Although Social Security is underfunded by ~22%, I believe Social Security will make us all millionaires in retirement. Let me explain, especially with the massive cost-of-living adjustment for 2022.
When I was driving home from San Mateo one day I took a wrong turn and ended up at Hillsdale Mall. There I saw an amazing relic, a Barnes & Noble bookstore! Before 2011, I used to spend an hour every week reading personal finance books at my local San Francisco B&N. It was a lot of fun, but like the trees in Dr Seuss’s story, The Lorax, the stores began disappearing.
There’s nobody I know under the age of 40 who believes Social Security will be paid in full when it’s time to collect. Maybe half of what’s owed, but certainly not 100%. As a result, many have smartly decided to write-off Social Security from their retirement plans in order to focus on accumulating enough assets on their own. Depending on an inefficient government during our golden years is dangerous. Instead, we must max out our 401ks and IRAs, while investing even more into after-tax investments.
Out of all the books on the Personal Finance bookshelf, I decided to pick one up on Social Security because it’s been off my financial radar screen for years. Here are some important bullet points we should all know about a program that will make us all millionaires if we work long enough!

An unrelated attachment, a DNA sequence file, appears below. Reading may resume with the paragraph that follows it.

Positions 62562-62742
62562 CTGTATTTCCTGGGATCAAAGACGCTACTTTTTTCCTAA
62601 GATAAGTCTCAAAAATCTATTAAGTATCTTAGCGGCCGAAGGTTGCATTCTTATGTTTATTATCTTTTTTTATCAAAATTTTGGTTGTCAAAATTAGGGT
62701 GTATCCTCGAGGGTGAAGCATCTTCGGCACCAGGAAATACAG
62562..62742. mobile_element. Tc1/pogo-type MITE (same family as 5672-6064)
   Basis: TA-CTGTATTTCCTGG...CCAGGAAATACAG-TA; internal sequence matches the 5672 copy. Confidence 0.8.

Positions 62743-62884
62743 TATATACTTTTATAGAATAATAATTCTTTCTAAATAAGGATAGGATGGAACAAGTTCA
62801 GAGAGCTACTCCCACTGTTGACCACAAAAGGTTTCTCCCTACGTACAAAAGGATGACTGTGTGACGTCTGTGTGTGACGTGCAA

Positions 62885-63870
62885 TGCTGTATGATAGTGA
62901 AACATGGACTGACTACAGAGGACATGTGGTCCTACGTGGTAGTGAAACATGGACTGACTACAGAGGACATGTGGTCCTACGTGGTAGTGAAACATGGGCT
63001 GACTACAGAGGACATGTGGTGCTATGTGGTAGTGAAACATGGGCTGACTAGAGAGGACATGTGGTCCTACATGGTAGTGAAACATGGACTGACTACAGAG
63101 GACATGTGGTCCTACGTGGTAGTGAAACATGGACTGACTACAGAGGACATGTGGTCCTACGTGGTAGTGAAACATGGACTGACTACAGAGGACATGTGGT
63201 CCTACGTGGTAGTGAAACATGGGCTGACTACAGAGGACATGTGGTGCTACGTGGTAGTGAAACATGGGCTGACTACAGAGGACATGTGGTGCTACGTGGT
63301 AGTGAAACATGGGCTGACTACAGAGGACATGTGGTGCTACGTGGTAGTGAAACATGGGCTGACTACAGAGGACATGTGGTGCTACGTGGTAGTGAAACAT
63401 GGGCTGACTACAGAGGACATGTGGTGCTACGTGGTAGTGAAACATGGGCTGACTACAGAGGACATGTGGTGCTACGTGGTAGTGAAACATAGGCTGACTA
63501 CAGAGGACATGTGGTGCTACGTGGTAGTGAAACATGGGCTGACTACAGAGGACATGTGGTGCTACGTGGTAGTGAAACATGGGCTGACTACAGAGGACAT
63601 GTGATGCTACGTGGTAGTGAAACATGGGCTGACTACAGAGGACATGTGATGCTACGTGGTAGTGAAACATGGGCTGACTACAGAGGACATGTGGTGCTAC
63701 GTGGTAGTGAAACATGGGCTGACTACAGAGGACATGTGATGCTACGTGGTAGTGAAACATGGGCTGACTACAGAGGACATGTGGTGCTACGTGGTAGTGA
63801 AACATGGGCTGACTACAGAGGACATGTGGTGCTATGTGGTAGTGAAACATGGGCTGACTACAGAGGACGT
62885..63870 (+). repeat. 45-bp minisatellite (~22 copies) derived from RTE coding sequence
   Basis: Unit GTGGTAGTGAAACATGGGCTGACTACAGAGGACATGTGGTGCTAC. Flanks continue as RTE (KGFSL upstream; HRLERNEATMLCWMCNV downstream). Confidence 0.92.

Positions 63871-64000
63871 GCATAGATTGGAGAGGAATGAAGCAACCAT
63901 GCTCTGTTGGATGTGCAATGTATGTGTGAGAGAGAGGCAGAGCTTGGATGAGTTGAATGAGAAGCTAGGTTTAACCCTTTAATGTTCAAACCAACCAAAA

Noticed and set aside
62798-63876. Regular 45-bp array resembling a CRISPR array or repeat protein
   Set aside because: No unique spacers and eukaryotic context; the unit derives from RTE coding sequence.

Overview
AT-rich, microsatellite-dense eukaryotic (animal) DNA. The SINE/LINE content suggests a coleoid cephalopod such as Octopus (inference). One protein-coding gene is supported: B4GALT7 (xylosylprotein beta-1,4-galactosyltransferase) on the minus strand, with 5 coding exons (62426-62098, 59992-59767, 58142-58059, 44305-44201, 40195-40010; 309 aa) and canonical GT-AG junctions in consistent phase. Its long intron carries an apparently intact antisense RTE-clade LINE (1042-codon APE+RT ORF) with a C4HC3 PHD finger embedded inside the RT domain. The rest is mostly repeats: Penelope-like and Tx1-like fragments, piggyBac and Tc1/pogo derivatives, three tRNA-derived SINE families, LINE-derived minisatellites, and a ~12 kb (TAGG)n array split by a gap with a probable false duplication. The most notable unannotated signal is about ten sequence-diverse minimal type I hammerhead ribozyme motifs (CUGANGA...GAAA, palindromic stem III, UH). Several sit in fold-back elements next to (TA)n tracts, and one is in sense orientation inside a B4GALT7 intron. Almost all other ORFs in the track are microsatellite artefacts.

THINGS TO KNOW ABOUT SOCIAL SECURITY
* Social Security’s taxable FICA limit has increased over time due to an inflation index. For example, the maximum was $22,900 in wage income in 1979. Today, it’s $147,000. It’s best to earn at least the maximum taxable wage income plus an amount up to roughly $250,000 in Adjustable Gross Income (after deductions) per person. You’ll see an immediate 6.2% – 12.4% salary increase on every dollar over $147,000 you make given the lack of FICA tax. But since we have a progressive tax rate with deduction phaseouts, making much more than $250,000 AGI doesn’t do you much good. You’ll probably just be overly stressed and unhappy!
* A 60-year-old couple who earned at or above the payroll tax ceiling their entire lives would get $31,972 each or $63,944 a year collectively if they began taking benefits at 66, which is their Full Retirement Age (FRA). $31,972 is not bad at all based on today’s risk-free rate of 2%. In fact, $31,972 = $1,598,600 in assets at a 2% rate of return! Let’s say the government lies to us and only pays 70% of what was promised, our Social Security is still valued at around $1,100,000. Take a look at https://www.ssa.gov/oact/quickcalc/ to calculate your estimated benefits in future dollars for yourself. We know that income generating assets are very valuable in low interest rate environments.